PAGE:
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How far the economy fell, then bounced back, a year after COVID changed everything

How far the economy fell, then bounced back, a year after COVID changed everything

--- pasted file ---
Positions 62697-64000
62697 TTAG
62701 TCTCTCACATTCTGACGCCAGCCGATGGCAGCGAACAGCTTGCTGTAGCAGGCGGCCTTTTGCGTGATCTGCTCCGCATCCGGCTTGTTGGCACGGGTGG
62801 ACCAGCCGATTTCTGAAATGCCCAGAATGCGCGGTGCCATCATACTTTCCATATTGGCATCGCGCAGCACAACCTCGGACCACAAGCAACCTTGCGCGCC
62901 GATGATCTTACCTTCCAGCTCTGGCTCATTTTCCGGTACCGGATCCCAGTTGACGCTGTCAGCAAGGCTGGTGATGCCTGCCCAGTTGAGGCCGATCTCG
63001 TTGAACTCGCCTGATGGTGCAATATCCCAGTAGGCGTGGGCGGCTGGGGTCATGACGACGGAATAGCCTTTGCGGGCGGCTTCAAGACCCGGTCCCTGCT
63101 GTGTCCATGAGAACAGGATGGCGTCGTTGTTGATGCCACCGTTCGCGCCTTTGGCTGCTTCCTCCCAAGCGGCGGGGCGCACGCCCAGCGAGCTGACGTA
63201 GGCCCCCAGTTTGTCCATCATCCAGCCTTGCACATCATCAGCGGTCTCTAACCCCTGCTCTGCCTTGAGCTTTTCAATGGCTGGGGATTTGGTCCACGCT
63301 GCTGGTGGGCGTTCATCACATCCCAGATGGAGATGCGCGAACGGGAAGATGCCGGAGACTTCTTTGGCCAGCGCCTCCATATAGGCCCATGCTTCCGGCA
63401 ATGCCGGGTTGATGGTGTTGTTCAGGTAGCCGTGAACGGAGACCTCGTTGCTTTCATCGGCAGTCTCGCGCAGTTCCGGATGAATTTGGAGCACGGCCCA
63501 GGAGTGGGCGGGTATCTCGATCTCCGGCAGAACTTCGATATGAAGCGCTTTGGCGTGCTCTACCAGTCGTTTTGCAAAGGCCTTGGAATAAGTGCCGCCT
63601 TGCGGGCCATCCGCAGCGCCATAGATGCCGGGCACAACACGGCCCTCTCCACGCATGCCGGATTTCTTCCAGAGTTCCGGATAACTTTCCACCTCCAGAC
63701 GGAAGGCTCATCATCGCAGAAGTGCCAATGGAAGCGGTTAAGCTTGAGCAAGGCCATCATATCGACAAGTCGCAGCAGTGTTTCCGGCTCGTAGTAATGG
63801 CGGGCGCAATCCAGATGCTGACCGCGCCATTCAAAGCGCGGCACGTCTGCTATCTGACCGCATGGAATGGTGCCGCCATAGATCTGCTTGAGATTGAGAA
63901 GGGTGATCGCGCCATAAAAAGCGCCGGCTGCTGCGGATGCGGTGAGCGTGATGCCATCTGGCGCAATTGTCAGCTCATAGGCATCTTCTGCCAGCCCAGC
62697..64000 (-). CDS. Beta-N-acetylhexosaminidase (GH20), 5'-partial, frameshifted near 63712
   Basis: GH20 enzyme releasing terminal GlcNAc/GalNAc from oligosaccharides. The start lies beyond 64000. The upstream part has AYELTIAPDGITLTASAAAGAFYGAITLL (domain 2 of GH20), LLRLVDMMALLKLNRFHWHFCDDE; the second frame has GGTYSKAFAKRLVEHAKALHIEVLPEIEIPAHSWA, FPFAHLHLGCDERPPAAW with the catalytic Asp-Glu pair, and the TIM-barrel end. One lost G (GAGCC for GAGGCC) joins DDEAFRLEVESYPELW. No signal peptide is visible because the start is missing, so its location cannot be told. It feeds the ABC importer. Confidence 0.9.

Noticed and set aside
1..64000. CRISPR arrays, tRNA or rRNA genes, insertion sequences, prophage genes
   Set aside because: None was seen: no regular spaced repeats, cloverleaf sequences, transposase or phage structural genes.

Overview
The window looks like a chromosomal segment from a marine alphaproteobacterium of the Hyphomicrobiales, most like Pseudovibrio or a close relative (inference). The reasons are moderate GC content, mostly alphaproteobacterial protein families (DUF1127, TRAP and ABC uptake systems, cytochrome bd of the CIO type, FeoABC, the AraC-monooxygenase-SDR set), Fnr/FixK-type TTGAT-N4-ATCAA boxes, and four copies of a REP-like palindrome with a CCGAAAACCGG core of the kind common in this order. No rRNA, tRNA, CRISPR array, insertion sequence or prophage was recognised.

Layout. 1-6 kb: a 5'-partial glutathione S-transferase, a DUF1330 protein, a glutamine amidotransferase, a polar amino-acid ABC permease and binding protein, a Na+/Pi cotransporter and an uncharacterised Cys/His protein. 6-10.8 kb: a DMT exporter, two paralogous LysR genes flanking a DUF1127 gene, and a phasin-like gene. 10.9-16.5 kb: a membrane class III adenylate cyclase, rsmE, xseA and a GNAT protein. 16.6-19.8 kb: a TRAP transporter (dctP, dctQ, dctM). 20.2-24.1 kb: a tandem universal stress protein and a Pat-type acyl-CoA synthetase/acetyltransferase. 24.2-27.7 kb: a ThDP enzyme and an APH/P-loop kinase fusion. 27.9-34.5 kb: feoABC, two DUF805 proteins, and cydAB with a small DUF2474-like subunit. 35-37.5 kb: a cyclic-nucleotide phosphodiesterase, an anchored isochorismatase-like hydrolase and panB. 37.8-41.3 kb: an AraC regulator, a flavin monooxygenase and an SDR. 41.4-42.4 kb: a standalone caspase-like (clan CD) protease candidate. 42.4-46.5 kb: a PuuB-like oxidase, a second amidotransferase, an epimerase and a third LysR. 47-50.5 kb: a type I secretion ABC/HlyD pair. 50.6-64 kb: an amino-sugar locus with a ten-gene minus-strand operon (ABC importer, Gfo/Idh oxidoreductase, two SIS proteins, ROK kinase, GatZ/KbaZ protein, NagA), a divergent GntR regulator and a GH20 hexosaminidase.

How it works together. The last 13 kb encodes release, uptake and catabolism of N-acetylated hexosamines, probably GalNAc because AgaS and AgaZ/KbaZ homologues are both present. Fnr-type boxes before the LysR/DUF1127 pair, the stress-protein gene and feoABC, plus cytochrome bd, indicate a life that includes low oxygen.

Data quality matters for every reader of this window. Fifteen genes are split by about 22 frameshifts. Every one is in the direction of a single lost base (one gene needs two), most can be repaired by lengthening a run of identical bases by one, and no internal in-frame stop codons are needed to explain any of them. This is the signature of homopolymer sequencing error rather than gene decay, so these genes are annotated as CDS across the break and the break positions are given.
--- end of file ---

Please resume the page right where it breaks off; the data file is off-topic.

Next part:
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How far the economy fell, then bounced back, a year after COVID changed everything